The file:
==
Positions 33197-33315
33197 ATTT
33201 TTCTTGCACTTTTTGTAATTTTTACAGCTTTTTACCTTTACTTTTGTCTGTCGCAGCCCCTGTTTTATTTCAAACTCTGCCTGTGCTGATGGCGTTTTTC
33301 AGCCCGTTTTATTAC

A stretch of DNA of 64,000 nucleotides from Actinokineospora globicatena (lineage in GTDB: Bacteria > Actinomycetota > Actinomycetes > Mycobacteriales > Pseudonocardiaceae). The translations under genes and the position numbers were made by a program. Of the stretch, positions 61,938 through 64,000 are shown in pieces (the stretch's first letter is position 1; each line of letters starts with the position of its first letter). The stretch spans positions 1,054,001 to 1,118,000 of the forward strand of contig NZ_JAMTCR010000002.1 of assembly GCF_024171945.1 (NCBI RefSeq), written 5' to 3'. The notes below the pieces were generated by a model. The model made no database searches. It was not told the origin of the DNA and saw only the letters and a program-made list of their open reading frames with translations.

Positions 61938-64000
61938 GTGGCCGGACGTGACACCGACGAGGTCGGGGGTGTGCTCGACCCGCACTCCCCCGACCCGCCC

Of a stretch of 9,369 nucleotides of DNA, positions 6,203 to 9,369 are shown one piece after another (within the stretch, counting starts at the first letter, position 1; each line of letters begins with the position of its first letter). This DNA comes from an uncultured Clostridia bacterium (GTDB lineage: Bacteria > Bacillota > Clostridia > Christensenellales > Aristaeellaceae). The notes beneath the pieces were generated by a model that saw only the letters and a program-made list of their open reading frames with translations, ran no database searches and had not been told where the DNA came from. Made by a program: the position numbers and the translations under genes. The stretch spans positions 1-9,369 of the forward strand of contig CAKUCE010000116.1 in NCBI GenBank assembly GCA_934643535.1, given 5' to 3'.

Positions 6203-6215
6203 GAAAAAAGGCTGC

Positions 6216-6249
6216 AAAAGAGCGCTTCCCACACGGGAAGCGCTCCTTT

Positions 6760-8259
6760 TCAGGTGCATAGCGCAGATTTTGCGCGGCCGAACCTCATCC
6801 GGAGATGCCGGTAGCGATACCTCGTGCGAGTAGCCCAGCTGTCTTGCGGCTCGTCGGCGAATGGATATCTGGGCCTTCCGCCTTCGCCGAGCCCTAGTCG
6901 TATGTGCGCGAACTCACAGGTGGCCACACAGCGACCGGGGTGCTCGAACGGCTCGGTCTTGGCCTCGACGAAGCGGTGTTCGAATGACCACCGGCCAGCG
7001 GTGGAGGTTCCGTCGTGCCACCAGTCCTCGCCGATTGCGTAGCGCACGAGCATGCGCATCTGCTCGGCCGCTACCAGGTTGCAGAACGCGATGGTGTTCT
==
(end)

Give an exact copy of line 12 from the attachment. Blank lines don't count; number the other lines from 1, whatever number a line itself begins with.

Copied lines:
6216 AAAAGAGCGCTTCCCACACGGGAAGCGCTCCTTT